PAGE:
at the intersection of brands, media and culture

Brand Strategy: Whopper Freakout

In advertising, agency, Brands, communications on January 2, 2008 at 10:20 am


I remember participating in a pitch for Burger King early in my career. (At this point, “career” meant copies and coffee– it was a typical CC first job. BCC meant bring bagels or beer depending on the time of day.) This was pre-Crispin Burger King, and pre a couple of other agencies since they were going through about an agency a year at that point.

We spent a lot of time brainstorming about Flame Broiled, Have it Your Way and the delightful meat smell that arose from the franchises. Perhaps it was this utter lack of creative thinking and inability to think big enough or creatively enough about the problem at hand that stuck with me.

Subservient Chicken was a great little viral effort from the folks at Crispin and the web design agency whose name we will never know because Crispin took credit for that too. But I’m even more impressed by their new effort Whopper Freakout. It’s a twist on Goodby’s successful GotMilk strategy and takes deprivation to a new, excruciating level.

Amazingly, they convinced Burger King to take a franchise and do the unthinkable for a couple days: take the Whopper off the menu and videotape customer reactions. The initial disbelief, contempt and requests to see the manager are entertaining enough but the best part comes about halfway through when they begin replacing the Whopper with burgers from competitive chains. It’s amazing visual proof of the strength of the Burger King and Whopper brands to see customers reject competitive offerings that are, arguably, pretty similar products. A hamburger is a hamburger… unless it’s a Whopper.

They could have done a traditional deprivation exercise where they asked customers, “What would you do if the Whopper went away?” and returned with a report about how customers would find alternatives, would choose something different from the BK menu, wouldn’t go out as much. But instead they put consumers in the context of the unthinkable actually happening and put it online for everyone to see. The reactions are crisper, emotions more palpable and the insights are clearer. Congratulations to Burger King for taking a risk and congrats to Crispin for some great thinking and execution.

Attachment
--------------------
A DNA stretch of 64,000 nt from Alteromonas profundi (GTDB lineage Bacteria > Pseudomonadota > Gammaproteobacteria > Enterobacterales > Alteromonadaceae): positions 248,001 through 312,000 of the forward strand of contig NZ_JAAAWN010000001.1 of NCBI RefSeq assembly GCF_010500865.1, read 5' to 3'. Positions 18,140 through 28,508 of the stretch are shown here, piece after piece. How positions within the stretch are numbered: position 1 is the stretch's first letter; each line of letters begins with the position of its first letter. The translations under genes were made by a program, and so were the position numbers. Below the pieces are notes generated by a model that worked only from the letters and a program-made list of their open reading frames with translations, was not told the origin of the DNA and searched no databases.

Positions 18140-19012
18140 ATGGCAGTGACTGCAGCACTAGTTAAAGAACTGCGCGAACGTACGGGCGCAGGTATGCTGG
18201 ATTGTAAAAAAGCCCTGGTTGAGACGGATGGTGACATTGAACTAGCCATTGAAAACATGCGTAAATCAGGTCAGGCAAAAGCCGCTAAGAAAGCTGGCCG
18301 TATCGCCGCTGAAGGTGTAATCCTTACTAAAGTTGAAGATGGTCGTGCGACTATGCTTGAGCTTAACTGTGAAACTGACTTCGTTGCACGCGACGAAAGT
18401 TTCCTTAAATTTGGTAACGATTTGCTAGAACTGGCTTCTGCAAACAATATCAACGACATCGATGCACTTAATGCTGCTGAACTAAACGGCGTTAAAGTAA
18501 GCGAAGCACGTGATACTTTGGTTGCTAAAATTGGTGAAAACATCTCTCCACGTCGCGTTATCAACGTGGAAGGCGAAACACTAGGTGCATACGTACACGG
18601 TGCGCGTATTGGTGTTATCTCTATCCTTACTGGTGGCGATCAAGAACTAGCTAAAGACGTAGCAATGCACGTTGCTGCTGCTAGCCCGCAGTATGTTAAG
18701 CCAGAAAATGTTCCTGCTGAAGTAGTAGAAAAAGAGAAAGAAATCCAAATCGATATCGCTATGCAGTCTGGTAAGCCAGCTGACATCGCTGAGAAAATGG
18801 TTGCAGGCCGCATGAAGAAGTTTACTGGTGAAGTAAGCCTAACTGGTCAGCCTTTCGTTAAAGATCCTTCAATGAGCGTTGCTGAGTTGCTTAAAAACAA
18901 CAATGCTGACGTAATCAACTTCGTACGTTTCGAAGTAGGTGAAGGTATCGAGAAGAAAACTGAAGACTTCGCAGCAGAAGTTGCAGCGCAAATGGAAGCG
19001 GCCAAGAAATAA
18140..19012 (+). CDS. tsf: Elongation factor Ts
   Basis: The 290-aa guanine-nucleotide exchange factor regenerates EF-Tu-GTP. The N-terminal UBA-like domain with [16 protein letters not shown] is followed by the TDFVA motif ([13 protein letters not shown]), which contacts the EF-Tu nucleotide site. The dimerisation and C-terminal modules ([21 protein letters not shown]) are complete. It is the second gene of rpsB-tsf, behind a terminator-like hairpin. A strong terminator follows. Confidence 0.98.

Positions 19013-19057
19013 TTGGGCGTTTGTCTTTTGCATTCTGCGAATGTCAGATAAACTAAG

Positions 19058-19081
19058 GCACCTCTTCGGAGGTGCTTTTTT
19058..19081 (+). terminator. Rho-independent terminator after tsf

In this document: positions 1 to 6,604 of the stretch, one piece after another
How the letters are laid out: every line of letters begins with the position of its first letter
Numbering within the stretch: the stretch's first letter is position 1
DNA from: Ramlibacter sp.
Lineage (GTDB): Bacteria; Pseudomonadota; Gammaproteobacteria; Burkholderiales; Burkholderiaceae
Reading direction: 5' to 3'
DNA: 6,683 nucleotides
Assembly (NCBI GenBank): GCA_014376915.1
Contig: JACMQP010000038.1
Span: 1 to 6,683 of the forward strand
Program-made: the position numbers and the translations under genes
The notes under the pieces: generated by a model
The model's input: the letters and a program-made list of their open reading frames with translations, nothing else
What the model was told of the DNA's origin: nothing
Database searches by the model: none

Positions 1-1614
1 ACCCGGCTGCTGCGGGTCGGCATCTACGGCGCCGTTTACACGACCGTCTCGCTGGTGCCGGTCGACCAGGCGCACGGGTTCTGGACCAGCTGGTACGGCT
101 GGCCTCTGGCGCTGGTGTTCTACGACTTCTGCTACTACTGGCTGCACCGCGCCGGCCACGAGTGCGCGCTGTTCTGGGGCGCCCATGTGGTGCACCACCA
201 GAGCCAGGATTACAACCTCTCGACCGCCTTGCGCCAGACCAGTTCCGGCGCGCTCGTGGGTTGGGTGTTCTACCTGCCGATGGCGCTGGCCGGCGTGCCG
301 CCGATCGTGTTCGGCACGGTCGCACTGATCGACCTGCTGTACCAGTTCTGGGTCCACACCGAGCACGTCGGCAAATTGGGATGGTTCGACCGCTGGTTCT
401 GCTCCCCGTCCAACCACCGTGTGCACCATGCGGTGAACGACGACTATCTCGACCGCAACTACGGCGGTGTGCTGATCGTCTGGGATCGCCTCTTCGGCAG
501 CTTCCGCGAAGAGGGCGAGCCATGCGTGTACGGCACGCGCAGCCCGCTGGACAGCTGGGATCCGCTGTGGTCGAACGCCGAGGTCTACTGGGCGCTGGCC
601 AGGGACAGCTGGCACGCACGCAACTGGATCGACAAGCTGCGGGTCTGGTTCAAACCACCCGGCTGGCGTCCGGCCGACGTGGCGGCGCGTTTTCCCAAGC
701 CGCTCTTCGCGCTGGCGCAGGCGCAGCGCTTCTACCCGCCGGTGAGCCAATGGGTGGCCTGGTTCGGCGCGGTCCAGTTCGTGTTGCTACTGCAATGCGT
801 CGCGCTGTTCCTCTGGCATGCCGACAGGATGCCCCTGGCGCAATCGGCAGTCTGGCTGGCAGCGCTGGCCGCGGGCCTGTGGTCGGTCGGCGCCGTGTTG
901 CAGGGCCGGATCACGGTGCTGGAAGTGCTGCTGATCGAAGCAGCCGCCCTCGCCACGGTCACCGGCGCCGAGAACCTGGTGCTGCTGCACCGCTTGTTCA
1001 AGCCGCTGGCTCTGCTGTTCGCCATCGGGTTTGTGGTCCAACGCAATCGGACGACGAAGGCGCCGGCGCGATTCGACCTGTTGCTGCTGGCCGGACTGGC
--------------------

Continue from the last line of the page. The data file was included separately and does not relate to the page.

1. The other thing that Crispin has done so well is walking away from the ’90s strategic mentality of “matching luggage” advertising. Burger King has a different look and feel for every campaign, a shocking rebellion against the campaign management and brand standards that the ’90s cultivated.

    It’s tough to build from the Got Milk strategy and think that your team will do something as good or better, but Crispin has managed to stand alone in a fresh twist to that established deprivation strategy.

    Griffin Farley

  2. […] text reads, “Silly Whopper That’s a Big Mac Box.” Obviously a follow up to their WhopperFreakout work but last I checked the campaign isn’t on the top of everyone’s minds and people […]

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